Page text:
Because the dragon symbol is so powerful, there are other rules for its placement as well. For instance, dragons should not be placed somewhere higher than eye level, and they should never be put on the floor as they should not be walked on. Additionally, dragons should not face the wall nor should they be put in a restricted corner of the room.
Figures or pictures of horses are typically placed in work spaces as they symbolize the energy of success, fame, freedom and speed. They can be placed strategically to attract success to your work life.
Fish, and especially the Arrowana or Dragon Fish, symbolize abundance and prosperity. Healthy Feng Shui aquariums will attract this energy of wealth and abundance and will amplify it in any space thereby attracting more of the wealth chi.
#6: Chi Lin
This Feng Shui symbol is mythological as well. The Chi Lin has the head of a dragon, the body of a horse, and the scales of a carp fish. By incorporating three symbols in one it becomes very powerful. It symbolizes strong protective energy with blessings of good health and prosperity. Furthermore, it is very loyal to its owner and will protect the home from evil spirits.
Ever wonder why people bring flowers to a hospital visit? The beauty of flowers, as well as the flowers themselves, symbolize good luck and help to make a room feel happy and energetic. Because they possess positive energy they also have powerful healing qualities. Although photos of flowers will work, live flowers bring even more active, strong, healing energy.
#8: Money Frog
Another mythological Feng Shui symbol, the Money Frog is used to attract wealth and abundance. It has three legs and normally has some type of coin in its mouth as well as underneath it.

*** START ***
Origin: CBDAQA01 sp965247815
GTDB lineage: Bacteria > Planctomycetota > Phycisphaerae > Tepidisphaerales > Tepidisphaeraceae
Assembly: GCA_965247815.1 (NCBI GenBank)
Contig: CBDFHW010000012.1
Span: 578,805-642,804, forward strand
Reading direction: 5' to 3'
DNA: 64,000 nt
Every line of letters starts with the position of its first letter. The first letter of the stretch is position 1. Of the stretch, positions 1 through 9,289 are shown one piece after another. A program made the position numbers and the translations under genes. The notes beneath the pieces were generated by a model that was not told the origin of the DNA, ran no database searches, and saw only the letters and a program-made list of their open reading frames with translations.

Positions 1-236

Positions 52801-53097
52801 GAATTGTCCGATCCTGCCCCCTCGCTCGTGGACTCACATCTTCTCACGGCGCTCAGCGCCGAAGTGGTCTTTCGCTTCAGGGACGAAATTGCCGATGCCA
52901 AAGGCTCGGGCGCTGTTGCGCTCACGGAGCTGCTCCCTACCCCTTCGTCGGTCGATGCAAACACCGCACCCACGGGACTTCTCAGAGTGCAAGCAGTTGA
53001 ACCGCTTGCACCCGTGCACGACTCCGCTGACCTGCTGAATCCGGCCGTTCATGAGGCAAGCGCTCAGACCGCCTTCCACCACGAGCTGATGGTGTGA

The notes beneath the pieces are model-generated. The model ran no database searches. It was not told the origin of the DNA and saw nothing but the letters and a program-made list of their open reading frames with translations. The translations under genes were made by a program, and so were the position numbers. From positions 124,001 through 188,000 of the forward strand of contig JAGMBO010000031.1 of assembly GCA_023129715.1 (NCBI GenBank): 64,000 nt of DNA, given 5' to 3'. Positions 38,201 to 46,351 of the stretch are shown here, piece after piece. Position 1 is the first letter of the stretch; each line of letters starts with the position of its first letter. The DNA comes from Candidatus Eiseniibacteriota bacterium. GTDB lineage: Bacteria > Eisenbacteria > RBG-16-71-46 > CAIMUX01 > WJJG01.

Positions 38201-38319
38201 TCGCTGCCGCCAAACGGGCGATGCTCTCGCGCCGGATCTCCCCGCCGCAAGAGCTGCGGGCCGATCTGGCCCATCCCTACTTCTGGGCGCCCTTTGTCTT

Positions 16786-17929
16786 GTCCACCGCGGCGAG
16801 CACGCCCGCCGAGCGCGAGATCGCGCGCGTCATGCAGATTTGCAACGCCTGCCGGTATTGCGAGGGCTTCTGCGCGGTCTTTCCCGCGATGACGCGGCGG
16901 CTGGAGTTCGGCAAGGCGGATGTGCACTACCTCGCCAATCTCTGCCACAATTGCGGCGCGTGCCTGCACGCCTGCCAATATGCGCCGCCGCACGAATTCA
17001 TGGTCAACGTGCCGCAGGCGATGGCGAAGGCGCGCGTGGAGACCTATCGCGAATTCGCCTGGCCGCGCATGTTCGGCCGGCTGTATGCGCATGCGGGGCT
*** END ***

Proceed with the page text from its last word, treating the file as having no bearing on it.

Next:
#9: The Four Celestial Creatures
These animals are guardians which represent our outer energy field (in specific directions) and symbolize protection. They are the Green Dragon, the Red Phoenix, the White Tiger and the Black Tortoise. The Green dragon protects us in the East direction, and the Red Phoenix protects us in the South direction.
The Black Tortoise protects us in the North direction and is the symbol of the highest protection because of its hard shell. The White Tiger protects us in the West direction and further represents courage as it is powerful, alert and always ready to respond.
#10: The Lucky Cat
Remember that cat figurine from the local sushi restaurant? It is the Lucky Cat, a Feng Shui Symbol and it is ideal for placing on the counter near the till. The beckoning paw represents approaching wealth and the figure itself will attract money, luck, prosperity and new opportunities. Also, because it is a cat, it can see in the dark and it will frighten away any evil spirits that have intentions toward your success.
One of the goals of Feng Shui is to promote the prosperity, health and happiness of a home or business; therefore, utilizing the placement of any of these symbolic figurines will be beneficial.
Knowing what each one symbolizes, and using it purposefully, will help to attract specific energy.